Water Melon Cake

Water Melon Cake

Prep:           40 mins.

Cooking:      Zero.

Course:        Dessert

Serves:         Lots

Rating:         3:  Fiddly

 

Find:

  • One large water melon; whole
  • Fondant icing
  • Icing sugar
  • Sharp shallow-bladed knife – filleting knife or similar

Method:

  • Cut top & bottom from large water melon.
  • Cut side away in a circular fashion to leave a cake shape.
  • Dry with kitchen roll, dust with icing sugar and apply fondant icing to sides and top.
  • Apply fruit for decoration. Copious amounts of fruit.
  • Cut slices…..and see the faces of those who had no idea!

Caramelised fresh oranges:

Caramelised fresh oranges:

Prep:           20 mins.

Cooking:      10 mins.

Course:        Dessert

Serves:         Depends on how many oranges you can eat.  1 each?

Rating:         3:  Moderate – Segmenting the oranges can be fiddly, but a skill that can be quite quickly learnt……..

Find:

  • 6-8 large oranges
  • 250g/9oz white/golden caster sugar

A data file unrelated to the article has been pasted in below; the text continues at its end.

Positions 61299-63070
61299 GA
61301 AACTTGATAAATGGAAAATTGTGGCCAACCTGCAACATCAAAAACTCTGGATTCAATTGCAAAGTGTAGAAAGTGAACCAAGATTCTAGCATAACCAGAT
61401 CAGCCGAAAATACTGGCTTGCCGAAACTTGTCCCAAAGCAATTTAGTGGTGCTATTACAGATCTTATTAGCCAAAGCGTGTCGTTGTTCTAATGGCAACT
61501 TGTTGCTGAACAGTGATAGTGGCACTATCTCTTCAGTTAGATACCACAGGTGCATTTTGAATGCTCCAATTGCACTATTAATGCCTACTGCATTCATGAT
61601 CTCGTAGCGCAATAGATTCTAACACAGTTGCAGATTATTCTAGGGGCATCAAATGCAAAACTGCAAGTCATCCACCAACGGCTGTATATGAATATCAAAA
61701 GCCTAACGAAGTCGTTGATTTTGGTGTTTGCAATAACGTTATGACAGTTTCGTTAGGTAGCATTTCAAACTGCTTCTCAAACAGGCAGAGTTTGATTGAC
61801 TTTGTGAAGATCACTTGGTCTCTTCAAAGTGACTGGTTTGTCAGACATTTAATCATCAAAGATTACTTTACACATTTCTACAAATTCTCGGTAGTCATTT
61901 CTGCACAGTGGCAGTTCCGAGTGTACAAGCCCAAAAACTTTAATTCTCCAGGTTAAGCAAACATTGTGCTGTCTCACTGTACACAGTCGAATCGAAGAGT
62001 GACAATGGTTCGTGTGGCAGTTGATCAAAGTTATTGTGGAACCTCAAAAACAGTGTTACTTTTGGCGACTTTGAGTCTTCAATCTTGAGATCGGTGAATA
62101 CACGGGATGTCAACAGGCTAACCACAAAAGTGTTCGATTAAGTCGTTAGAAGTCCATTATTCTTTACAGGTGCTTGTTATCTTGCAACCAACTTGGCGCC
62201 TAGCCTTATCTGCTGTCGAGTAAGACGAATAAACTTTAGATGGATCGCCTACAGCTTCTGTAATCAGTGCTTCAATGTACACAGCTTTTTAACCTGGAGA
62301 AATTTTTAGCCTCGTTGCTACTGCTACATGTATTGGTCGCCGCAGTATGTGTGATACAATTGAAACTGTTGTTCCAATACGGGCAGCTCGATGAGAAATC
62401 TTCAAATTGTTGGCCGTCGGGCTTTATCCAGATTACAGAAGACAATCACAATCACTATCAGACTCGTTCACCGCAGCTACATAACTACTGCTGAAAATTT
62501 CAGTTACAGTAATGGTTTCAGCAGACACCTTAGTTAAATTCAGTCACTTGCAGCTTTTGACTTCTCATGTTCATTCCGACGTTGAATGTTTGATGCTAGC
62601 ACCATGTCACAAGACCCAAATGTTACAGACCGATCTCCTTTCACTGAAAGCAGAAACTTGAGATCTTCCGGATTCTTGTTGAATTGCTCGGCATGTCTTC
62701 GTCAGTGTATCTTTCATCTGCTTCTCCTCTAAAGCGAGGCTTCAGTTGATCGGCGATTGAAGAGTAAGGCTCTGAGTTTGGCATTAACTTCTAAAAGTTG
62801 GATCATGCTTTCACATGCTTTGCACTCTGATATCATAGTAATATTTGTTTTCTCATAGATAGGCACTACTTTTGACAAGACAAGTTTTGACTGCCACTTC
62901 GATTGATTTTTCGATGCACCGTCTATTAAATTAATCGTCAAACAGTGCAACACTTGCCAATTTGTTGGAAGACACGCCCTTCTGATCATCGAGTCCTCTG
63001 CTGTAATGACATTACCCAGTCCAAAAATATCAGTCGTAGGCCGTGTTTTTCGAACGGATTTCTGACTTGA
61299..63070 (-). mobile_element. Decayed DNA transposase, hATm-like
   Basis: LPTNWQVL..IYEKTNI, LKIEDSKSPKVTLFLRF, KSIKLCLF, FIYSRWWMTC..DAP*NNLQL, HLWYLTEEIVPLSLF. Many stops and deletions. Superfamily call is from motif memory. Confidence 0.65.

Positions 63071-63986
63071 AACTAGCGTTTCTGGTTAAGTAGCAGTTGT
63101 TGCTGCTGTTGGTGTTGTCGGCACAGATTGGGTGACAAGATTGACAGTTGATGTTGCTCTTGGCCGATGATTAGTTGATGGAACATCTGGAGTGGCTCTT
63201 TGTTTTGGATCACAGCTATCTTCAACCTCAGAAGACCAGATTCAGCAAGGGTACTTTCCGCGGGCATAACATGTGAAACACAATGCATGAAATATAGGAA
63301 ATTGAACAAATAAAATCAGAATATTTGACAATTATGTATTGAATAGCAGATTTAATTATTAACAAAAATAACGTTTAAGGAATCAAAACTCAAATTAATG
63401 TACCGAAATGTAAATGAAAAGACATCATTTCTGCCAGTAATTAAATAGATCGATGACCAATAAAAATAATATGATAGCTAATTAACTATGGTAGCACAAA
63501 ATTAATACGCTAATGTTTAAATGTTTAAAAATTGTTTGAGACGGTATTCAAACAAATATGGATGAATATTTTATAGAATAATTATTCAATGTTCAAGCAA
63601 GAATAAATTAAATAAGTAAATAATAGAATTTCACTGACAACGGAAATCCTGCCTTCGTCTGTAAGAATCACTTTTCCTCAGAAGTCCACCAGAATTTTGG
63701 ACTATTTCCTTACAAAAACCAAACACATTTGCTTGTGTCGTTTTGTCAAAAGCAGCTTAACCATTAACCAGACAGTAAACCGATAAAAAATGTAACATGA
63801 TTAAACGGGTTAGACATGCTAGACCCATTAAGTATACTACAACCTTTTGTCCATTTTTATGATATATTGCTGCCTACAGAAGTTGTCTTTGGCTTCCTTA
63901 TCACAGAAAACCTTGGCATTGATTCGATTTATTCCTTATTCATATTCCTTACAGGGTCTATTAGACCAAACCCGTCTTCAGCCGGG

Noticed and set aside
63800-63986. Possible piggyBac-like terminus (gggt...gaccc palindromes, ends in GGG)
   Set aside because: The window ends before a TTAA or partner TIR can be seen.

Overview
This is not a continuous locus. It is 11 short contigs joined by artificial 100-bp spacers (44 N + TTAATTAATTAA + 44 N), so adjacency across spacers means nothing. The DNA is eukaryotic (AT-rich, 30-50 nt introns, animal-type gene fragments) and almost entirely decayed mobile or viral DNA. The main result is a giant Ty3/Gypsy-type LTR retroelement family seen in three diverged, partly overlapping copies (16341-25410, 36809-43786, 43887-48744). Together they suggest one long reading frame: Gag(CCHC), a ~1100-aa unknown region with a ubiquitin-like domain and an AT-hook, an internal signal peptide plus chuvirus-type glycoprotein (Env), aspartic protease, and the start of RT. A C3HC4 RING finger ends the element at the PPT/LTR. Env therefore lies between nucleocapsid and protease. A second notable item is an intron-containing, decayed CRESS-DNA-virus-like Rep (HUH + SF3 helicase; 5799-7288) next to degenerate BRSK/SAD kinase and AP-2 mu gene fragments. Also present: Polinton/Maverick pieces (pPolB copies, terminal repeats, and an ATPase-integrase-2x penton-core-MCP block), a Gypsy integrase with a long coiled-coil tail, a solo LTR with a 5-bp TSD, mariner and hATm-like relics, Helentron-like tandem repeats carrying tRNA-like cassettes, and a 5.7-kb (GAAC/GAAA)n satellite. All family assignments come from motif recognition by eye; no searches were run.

• 200ml/7fl oz hot water

Method:

  • Pare the zest from two oranges and cut into very fine shreds (or do it the easy way if you have a zester).
  • Heat a small pan of water until boiling, drop the orange zest into the water and simmer for two minutes. Drain through a sieve into a small bowl. You want to retain the blanched zest, not the water.
  • Peel all the oranges by cutting the skin, white pith and inner skin away, to reveal the flesh of the orange.
  • Using a very sharp knife, cut the first segment out of the orange, sliding the knife down between the skin and its flesh on either side then easing it out. Carry on working your way around the orange, cutting out the segments. (You may prefer to use a small knife for this, or a large 10” chef’s knife – your choice).
  • Put the segments and juice into a shallow serving bowl. Repeat the process with the remaining oranges until all are segmented.
  • Heat a wide, heavy-based pan over a moderate heat. Add the sugar and leave for a few minutes, keeping a careful eye over it, until the sugar begins to melt. Don’t stir. Restrain yourself and do no more than tip and tilt the pan to get the sugar to melt evenly.
  • Once the sugar is liquid, let it bubble gently, then more strongly, until it begins to brown (this may take as little as 2-3 minutes), still tilting and swirling the pan occasionally.